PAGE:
Scottish Water was prosecuted for pumping sewage into the loch
Scottish Water has been ordered to apologise to an Argyll town after a watchdog criticised its handling of problems at a water treatment plant.
Campbeltown had been plagued with sewage problems since a new water treatment system was installed in 2001.
But Waterwatch Scotland said Scottish Water rubbished residents who complained, and had sought to mislead the public over problems at the plant.
Scottish Water said they were "disappointed" with the report.
Speaking to BBC Radio Scotland, Geoff Aitkenhead of Scottish Water acknowledged there had been problems, but insisted they were firmly in the past: "I think the key message is that we are moving forward with investment proposals and indeed with work on the ground.
"We've spent £3.5m in Campbeltown since the middle of 2008 to address some of the problems.
"We have investment proposals which will see a total of £24m spent in the town to finally address all of the issues."
The utility firm pled guilty last year after being prosecuted for failing to comply with an enforcement notice in relation to the discharge of untreated sewage to Campbeltown Loch from its Kinloch Park pumping station.
The prosecution was the culmination of a long-running series of flooding and sewage problems in the town that had a detrimental impact on several local businesses.
In a damning verdict following the longest inquiry it has ever undertaken, Waterwatch Scotland - an independent body that investigates complaints into water and sewage providers - demanded that Scottish Water issue a "full and unequivocal apology" for its failure to deal with problems at the water treatment works.
It also described the number and duration of sewage flooding incidents Campbeltown has had to endure as "unacceptable".
Waterwatch Scotland convener Heather Brash said the problems for local people caused by sewage flooding were repeatedly compounded by public bodies not dealing with their complaints properly.
"This is a saga of poor planning compounded by the failure of anyone to take responsibility, which has meant huge amounts of money have been spent without providing the community with what it needs," she said.
"Local consumers have never been taken seriously by Scottish Water which tried to discredit the concerns of those who complained and sought to mislead the public.
"From the day an untried system which wasn't up to the job was chosen for Campbeltown nearly a decade ago, pretty well everything that has been done has made things worse rather than better - including adding new catchment areas to the waste water going into the already-failing treatment works."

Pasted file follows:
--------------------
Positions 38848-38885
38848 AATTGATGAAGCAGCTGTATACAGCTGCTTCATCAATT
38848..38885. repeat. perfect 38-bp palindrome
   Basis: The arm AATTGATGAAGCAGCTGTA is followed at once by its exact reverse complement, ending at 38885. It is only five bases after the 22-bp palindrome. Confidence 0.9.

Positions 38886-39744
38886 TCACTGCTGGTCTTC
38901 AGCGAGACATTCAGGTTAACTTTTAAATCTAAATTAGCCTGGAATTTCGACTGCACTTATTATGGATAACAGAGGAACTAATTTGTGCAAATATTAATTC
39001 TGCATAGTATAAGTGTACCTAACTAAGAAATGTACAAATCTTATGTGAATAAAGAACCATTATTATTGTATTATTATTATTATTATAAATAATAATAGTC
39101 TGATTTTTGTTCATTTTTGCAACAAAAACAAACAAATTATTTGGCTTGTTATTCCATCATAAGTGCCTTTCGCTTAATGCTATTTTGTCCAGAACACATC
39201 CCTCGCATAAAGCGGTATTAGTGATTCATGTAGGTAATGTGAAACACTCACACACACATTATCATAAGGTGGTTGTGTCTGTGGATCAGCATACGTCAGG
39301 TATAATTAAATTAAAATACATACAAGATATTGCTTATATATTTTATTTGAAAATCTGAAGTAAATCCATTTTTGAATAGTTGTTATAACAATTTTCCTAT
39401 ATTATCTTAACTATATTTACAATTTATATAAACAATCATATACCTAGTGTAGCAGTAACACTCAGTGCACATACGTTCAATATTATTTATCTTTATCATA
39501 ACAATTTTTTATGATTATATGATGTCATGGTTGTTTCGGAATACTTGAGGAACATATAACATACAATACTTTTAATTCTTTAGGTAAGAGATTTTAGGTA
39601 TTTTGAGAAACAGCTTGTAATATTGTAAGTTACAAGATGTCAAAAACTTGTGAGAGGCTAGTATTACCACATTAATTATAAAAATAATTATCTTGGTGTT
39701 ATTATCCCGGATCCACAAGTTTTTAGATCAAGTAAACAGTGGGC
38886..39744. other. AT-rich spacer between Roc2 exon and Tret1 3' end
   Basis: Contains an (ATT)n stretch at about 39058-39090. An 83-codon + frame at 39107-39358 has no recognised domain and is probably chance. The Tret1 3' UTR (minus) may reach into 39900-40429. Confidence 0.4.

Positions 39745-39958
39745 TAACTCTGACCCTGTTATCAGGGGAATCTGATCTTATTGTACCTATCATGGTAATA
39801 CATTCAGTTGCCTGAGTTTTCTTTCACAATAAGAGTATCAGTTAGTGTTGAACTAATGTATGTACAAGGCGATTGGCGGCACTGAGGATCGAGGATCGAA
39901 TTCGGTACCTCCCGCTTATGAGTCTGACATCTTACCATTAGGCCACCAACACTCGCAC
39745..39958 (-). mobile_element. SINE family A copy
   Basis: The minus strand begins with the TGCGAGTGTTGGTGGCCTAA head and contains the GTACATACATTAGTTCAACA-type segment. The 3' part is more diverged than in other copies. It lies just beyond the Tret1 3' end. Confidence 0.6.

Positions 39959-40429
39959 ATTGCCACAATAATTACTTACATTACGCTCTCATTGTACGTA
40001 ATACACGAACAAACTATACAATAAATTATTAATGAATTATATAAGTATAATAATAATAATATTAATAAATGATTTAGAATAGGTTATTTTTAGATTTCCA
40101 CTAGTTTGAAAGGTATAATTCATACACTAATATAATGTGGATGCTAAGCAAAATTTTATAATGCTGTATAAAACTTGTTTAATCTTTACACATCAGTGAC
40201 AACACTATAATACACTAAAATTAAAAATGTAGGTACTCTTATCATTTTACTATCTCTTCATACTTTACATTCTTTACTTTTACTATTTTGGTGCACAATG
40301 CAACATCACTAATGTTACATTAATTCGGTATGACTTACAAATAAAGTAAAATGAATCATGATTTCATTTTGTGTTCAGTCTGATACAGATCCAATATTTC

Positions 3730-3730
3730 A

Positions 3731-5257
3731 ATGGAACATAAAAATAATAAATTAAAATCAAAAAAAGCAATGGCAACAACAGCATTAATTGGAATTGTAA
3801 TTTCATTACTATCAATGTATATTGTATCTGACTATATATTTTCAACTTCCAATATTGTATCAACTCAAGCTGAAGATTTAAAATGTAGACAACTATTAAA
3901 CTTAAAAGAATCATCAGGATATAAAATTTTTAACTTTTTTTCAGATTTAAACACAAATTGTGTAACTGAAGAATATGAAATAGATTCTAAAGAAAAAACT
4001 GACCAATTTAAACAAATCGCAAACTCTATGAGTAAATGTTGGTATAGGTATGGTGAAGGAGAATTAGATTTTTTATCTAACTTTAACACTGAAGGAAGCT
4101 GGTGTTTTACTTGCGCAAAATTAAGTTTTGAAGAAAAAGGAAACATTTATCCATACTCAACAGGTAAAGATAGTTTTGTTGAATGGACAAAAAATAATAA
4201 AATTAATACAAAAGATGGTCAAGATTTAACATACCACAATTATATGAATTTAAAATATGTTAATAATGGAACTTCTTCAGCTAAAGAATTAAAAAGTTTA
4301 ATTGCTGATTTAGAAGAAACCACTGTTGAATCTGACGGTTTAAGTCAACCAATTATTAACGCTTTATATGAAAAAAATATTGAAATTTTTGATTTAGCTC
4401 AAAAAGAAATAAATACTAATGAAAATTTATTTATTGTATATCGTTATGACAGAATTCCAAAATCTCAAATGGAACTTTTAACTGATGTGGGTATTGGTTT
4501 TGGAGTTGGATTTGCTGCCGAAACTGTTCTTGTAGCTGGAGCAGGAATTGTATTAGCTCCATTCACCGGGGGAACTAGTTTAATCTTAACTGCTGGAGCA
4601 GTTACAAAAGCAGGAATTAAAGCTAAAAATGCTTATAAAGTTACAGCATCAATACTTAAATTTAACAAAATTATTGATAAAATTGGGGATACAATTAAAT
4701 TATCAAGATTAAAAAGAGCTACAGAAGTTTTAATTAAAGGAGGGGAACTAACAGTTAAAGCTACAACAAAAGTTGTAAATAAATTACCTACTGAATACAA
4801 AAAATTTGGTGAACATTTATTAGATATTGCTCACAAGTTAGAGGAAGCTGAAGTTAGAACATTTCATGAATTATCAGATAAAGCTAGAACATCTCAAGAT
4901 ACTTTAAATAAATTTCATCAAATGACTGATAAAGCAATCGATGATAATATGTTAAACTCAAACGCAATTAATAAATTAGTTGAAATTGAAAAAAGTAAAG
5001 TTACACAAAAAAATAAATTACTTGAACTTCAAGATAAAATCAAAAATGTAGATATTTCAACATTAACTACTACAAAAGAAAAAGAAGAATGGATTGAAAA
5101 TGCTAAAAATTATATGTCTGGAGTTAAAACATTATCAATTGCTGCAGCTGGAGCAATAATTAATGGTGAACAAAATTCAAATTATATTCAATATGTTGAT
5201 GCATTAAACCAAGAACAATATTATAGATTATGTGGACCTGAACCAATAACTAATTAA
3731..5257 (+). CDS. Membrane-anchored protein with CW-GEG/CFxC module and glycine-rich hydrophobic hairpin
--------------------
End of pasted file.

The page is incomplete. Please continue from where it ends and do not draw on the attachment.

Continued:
She said it was only in recent months, when the chief executives of both Scottish Water and the Scottish Environment Protection Agency became directly involved, that a more "robust approach" was taken to the problems at Campbeltown.
A spokesman for Scottish Water said it was "making good progress" in its work to improve the sewerage system in Campbeltown, which remained one of its top priorities.
He added: "We will study the contents of the Waterwatch Scotland report in more detail, and may comment further, but our initial response is that the report is largely about historical issues in Campbeltown and does not accurately reflect the recent work we have done and the progress we are continuing to make towards resolving the problems.
"We fully acknowledge that our work in Campbeltown has been challenging for various reasons but we are disappointed with the Waterwatch report and believe it contains factual inaccuracies.
The spokesman said Scottish Water acknowledged it had not yet achieved the level of service customers should be receiving, but insisted it was "absolutely committed" to making further progress towards delivering a long-term solution, which would put the utility firm back into compliance with its regulatory discharge consent by September.
He added: "We have apologised to our customers for delays in some of the work. But, by its very nature, this has been a protracted process and has involved various agencies including Argyll and Bute Council, the Scottish Environment Protection Agency, and the Scottish Government."
Local Councillor John Semple said the situation had taken a "significant turn for the better" in the last six months after pressure was put on Scottish Water by the Scottish Government.
Mr Semple said he was "hopeful and confident" that the problems would be completely resolved within the next year.